Thursday, July 14, 2005

"Mommy, where do stereotypes come from?"

mom, joey and cheech

As I pored over the vintage photos of my mother, this one made me laugh out loud. Taken in 1943, it features her in a fur coat (gee, what happened to the "we were so poor" stuff?), flanked by Joey Vannera and "Cheech". Joey was clearly an upstanding citizen, fighting for his country. "Cheech" on the other hand... I'm not sure if he worked in waste management or was about to go "psssst!", open his coat and try to sell me the letter "R", like that sneaky guy on Sesame Street.

The photo was taken on Central Avenue in the Bushwick section of Brooklyn. These days, it would be wise not to venture down to Central Avenue unless you're in full body armor, carrying an Uzi. Both of my parents grew up there and at the time it was a mecca for Italian immigrants and the home of Murder, Incorporated. As kids we'd love hearing stories about the old neighborhood, and always giggled when my father talked about his school days at "Fourteen Holy Martyrs". Those Catholics. Sure know how to lift the spirits! (Parental Celebrity Sighting: He actually went to school with Jackie Gleason!)

When my parents were married, they bought a house in Brooklyn far from Central Avenue. But every other Sunday we'd go back to have that ginormous Italian gastronomic marathon known as "dinner" at my father's parents' apartment. It was on the third floor of a rowhouse above my grandfather's barbershop. My cousins and I loved the barbershop because we could sneak down there and peek at the dog-eared Playboy magazines.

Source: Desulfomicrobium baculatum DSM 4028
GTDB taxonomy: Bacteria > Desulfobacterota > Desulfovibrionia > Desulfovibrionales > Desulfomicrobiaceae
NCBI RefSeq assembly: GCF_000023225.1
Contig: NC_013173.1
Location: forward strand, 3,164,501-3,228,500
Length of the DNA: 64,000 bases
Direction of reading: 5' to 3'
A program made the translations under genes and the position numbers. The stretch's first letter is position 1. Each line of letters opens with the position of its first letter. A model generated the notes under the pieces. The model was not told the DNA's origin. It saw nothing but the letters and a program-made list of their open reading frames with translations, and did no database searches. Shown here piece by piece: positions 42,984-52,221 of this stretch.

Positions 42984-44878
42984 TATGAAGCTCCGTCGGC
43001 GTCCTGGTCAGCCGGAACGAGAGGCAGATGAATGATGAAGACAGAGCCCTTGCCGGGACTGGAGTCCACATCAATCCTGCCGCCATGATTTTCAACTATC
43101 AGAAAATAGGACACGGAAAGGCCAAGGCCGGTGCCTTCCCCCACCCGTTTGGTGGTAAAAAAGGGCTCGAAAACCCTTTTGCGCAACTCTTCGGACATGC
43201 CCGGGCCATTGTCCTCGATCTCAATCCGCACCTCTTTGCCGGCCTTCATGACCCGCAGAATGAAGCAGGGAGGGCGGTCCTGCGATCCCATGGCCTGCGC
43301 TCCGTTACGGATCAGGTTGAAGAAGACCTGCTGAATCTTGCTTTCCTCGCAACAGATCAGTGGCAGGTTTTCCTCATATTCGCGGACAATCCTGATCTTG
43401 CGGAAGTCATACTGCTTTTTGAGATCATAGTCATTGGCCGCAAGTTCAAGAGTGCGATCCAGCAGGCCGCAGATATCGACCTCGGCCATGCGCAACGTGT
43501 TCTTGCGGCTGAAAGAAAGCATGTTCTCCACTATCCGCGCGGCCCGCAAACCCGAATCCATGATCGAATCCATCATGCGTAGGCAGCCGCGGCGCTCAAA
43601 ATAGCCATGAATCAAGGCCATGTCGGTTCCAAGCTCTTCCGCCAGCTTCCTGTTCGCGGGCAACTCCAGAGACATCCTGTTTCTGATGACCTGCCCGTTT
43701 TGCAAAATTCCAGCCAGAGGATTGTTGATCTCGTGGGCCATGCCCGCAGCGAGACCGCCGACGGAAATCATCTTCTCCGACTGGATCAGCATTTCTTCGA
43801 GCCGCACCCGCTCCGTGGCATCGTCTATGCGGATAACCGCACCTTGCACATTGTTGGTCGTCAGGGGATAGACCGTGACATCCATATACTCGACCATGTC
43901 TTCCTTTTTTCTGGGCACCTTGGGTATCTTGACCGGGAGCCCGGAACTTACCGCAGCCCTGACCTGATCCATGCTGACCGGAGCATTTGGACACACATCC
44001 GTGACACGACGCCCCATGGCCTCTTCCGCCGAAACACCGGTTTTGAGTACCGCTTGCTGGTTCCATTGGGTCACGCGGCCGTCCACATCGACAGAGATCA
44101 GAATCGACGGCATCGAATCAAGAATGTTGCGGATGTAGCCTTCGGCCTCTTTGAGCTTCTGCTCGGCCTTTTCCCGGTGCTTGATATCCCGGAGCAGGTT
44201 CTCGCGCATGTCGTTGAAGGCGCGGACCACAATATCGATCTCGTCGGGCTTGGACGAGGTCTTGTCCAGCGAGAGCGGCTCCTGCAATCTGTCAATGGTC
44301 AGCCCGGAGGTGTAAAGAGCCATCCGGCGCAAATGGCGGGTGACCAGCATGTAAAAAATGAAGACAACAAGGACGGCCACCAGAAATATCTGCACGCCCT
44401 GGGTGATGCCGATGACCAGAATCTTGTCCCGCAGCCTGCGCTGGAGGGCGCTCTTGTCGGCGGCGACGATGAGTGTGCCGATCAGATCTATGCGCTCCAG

The neighborhood was still decent in the 60s, although it was not uncommon to see women, their ample arms and bosoms supported by pillows, leaning out of upper floor windows screaming at their kids. They weren't necessarily angry, they just screamed. (My mother, fancying herself several cuts above the women she grew up with, refused to scream for us. Instead, she'd stand outside our house and clap her hands as loudly as she could manage. We would collapse in fits of laughter but NEVER respond to it.)

Occasionally my father would drive my sisters and me past a daunting old building surrounded by a brick wall with a barbed wire necklace. The message was that if we didn't behave we could wind up here, at the House of Good Shepherd, the "home for wayward girls". Or better yet, he'd threaten us with Johnson Avenue... and drive us slowly past its silent slaughterhouses. (Note to parents: Dramatic threats of drawing and quartering do not prevent your children from going hog wild as teenagers.)

As the years went by and the neighborhood began to deteriorate, our relatives moved out little by little. By the early 70s no one remained...well, almost no one. My father's Aunt Mary, emotionally destroyed when her son went missing-in-action during World War II, refused to leave. She thought her son would come home one day and wanted to be there to greet him. She died waiting.